War crimes tribunal targets George W. Bush

Columnist and Columnist

This month is the 10th anniversary of the initiation of the Iraqi war, which ended in December 2011.

With the war slowly fading behind us and new threats being posed, former President George W. Bush and former Prime Minister Tony Blair, along with other high-ranking politicians, are wanted for war crimes involved with the Iraqi invasion and the Iraqi war.

The Kuala Lumpur War Crimes Tribunal Foundation (KLFCW), a non-governmental organization, was established in Malaysia in 2007 to prosecute individuals involved in war crimes such as human rights abuse, unjust armed conflict and genocide. The purpose of these international war crime tribunals is to provide an open forum to hold hearings and carry out the legal system for international crimes. The KLFCW aims to charge and prosecute the political leaders from a decade ago for their actions, the first charge being for torture, the second being for war crimes.

The chatter about wanting individuals such as Blair, Bush, former Vice President Dick Cheney and former Secretary of Defense Donald Rumsfeld to be formally charged with war crimes is not new, but the most recent charges that have been made within the International Criminal Court for “acts of aggression,” which would be what Bush is charged with, do not take effect until 2017.

Along with the “acts of aggression” charge against him, people involved in having Bush held accountable for his actions also wish to see him charged for war crimes and crimes against humanity, along with violations against the U.S. and United Nations international laws.

When it comes to war crimes, the political leaders are the individuals that will be prosecuted for their decisions. According to philosopher Helen Frowe, the combatants are just pawns meant to carry out the political leader’s orders; combatants are not responsible for what the politicians do. Both sets of combatants believe they are fighting for the just side, believing their cause is the right cause to be fighting for.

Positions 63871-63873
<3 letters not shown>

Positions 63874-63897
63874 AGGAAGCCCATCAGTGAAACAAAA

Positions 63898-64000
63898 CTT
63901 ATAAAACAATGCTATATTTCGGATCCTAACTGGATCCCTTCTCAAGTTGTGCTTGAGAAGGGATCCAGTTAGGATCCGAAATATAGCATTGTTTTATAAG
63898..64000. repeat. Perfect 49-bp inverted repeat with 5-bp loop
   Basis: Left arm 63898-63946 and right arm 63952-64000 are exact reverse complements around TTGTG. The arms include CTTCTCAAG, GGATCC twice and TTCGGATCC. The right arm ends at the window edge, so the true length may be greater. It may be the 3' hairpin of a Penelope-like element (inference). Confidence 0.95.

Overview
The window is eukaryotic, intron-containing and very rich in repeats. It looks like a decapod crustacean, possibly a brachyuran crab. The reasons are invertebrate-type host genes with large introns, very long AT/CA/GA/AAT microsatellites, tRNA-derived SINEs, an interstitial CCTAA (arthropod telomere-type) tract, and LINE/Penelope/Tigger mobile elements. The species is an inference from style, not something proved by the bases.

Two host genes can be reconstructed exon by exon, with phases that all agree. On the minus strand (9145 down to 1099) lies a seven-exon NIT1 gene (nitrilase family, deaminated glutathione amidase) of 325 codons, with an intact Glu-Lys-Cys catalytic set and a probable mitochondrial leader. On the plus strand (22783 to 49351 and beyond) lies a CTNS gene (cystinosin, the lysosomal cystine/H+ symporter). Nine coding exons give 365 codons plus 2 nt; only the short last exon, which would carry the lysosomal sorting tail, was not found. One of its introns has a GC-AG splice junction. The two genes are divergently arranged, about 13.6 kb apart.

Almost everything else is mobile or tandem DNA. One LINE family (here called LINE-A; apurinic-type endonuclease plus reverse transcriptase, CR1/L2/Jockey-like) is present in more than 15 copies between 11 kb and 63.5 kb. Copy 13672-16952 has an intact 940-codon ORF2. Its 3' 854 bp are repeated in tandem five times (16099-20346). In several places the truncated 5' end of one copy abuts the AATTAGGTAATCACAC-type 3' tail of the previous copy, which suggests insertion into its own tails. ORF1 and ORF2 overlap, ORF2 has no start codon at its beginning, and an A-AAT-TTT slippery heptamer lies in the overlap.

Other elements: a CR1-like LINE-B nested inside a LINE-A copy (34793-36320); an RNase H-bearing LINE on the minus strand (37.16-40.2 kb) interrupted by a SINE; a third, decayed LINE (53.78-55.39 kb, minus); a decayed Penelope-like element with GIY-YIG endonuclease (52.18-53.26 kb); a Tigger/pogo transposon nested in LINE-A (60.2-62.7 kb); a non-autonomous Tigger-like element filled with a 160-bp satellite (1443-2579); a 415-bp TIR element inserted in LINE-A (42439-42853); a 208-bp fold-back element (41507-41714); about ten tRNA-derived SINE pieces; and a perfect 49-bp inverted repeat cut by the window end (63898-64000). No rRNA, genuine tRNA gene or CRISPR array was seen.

Since the Holocaust and other such human rights disasters in the years since, there is a need for human rights to be paid attention to and something done about the countries that violate human rights. But while being more aware of human rights and knowing that every human in the world is entitled to what the Declaration of Human Rights states, human rights threaten a country’s autonomy and sovereignty.

To make sure crimes against human rights are not being committed, the UN safeguards these rights even though countries feel threatened by such a power above them, rather than below them. In this context, the UN and human rights trump government, which states do not agree with. Along with feeling threatened by the UN, the International Criminal Court was created for the concerns of human rights as a place to prosecute war criminals, even though since its creation, the ICC has yet to do much with their name.

Will Bush, Blair and all of the other head politicians from a decade ago wind up in court with war crime charges against them? It seems doubtful with how these courts work, but the issue of war crimes needs to be tackled and solved as a global issue. If it is not these individuals that eventually go to court for their actions, plan on seeing President Barack Obama to be wanted for the war crimes he has committed in the next decade or so.

In today’s global world, with the war, the armed conflicts and the uprisings, a want for war crime charges will start appearing for those who have had a hand in global affairs. It takes time for these cases to work their way forward and into the spotlight— trials for a woman involved in the genocide in Rwanda is just now facing the ICC in court sometime within the past month, and the genocide happened nearly two decades ago.

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